After years of delays, and several months of preparations, Boeing's 787 Dreamliner is about to make its first commercial flight.
If all goes according to plan, All Nippon Airways--the first Dreamliner customer--will initiate 787 service next Wednesday on a regularly scheduled flight from Tokyo to Hong Kong, USA Today reported Friday.
The flight is planned to take place a month to the day after Boeing handed over the first Dreamliner to ANA at a rain-soaked but gala celebration at the aviation giant's mammoth Everett, Wash., assembly facility.
Though the handoff was probably the most important event in the Dreamliner's long and troubled history, the first commercial flight is likely to be heralded by many aviation observers as final proof of the viability of the innovative plane--which is made largely from composite materials, and which is said to be among the most energy efficient passenger planes ever to take to the skies.
The 787 is meant to offer Boeing airline customers up to 20 percent fuel savings over other passenger jets, largely because about half of its primary structure, including its fuselage and wings, are made from composite materials. Yet it travels at the same speed, Mach 0.85, as other wide-body planes. And it incorporates the latest aviation technologies including an on-board health-monitoring system that enables the Dreamliner to monitor itself and automatically send in maintenance reports to ground-based computer systems.
But the Dreamliner is years behind schedule. Initially shown to the public on July 8, 2007 (07/08/07), the aircraft has suffered through a long series of very high-profile delays.
The Dreamliner program's problems began in September 2007, when Boeing postponed the first flight for a month owing to "ongoing challenges with out-of-sequence production work, including parts shortages, and remaining software and systems integration activities." Then, just a month later, the aviation giant said it would slow down the program, for at least six months, "due to continued challenges completing assembly of the first airplanes." A few months later, the first flight was again pushed back because of a series of supply chain problems.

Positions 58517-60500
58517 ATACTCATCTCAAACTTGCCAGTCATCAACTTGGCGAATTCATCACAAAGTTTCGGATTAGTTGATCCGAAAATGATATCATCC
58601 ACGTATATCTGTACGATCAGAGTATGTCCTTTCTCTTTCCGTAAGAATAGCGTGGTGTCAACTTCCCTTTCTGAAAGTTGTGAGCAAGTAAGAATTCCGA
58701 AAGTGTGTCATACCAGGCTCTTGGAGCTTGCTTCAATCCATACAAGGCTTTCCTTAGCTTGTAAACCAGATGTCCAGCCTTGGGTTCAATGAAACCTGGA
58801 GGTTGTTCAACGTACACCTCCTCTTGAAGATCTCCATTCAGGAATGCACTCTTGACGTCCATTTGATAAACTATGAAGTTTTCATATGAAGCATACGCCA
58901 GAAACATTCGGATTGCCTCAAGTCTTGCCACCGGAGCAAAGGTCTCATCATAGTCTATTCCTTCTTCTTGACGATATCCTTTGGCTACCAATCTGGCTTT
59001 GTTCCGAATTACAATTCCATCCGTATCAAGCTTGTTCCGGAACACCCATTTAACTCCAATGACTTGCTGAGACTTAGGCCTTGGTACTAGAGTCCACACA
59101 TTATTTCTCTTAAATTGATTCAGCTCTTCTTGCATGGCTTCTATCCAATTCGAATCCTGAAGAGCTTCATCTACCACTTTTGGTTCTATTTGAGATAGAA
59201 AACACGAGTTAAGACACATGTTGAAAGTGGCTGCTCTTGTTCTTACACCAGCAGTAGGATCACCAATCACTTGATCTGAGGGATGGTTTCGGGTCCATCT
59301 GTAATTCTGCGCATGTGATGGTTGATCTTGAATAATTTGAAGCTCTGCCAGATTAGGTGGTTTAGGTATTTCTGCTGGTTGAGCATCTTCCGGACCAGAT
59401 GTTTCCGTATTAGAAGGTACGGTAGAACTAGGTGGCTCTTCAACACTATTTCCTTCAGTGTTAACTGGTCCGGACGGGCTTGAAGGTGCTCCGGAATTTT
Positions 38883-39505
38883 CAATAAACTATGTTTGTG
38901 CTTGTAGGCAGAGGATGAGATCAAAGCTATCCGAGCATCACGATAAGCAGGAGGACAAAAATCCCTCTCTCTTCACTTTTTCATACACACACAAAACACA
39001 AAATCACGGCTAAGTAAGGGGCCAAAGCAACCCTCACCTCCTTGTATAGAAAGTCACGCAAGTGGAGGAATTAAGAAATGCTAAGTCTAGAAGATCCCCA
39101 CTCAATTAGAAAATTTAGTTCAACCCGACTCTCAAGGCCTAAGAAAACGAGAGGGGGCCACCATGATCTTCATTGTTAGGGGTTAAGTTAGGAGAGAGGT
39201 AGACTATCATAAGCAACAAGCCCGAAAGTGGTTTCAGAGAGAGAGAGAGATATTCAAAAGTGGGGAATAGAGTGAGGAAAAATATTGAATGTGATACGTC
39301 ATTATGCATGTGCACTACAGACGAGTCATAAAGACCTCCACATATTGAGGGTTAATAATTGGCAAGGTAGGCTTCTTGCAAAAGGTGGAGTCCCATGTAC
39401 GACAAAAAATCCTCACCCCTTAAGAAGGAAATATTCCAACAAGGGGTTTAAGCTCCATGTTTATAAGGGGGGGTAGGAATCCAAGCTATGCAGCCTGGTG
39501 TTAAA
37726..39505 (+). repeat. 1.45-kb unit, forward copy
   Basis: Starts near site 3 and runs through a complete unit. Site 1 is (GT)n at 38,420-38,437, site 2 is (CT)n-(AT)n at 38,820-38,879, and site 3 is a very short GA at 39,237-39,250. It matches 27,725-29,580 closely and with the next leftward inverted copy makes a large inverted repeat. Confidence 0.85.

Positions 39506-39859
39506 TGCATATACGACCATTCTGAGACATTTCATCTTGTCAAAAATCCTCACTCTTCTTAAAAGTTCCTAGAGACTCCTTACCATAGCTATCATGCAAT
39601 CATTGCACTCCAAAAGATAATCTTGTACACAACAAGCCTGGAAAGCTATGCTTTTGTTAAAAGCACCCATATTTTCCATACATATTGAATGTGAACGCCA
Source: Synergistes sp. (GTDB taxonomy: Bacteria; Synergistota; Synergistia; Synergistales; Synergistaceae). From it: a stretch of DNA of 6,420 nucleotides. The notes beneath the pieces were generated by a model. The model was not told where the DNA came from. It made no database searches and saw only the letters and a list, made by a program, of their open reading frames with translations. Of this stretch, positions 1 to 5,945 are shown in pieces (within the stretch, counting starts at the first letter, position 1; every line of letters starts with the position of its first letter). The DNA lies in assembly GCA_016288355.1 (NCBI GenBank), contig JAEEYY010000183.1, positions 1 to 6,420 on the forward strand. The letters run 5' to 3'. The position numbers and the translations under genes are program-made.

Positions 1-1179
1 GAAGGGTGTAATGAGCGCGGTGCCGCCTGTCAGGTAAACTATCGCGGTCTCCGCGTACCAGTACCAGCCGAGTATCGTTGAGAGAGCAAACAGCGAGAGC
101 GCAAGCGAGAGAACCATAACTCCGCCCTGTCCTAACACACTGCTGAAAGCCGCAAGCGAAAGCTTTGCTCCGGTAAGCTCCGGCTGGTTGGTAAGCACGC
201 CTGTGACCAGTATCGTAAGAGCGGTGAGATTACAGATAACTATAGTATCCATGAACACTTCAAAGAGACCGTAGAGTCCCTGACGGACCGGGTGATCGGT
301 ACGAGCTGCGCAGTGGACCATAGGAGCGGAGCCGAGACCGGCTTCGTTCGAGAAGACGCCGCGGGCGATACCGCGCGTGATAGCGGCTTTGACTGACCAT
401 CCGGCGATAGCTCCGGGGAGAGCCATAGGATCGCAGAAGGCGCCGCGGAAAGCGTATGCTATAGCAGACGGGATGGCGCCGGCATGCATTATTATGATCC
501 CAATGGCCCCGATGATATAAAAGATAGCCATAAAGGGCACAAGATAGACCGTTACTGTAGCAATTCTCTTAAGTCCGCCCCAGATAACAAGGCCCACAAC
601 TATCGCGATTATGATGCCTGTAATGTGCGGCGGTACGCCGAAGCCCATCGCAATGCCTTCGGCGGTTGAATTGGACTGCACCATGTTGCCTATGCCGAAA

The delays didn't end there. Next up was a 57-day machinists strike, which ended in November 2008 but which also caused new supply shortages. There were new problems with assembly. And then in June 2009, Boeing announced a new set of delays "due to a need to reinforce an area within the side-of-body section of the aircraft," it said at the time.
Even after the Dreamliner's first flight in December 2009, there were still fresh issues to contend with. In August 2010, India's National Aviation Co., which operates Air India, said it was demanding $840 million in compensation from Boeing because of the delays. For its part, Boeing said then that it was involved in negotiations with various carriers over delay-oriented costs. And then, in November 2010, came the most high-profile complication of all--an on-board electrical fire in a control panel.
But now those problems appear to be behind Boeing. If all goes according to plan, the Dreamliner will finally be graduating into the ranks of planes that passengers can actually fly on, and it will no longer be just an aircraft with undelivered promise.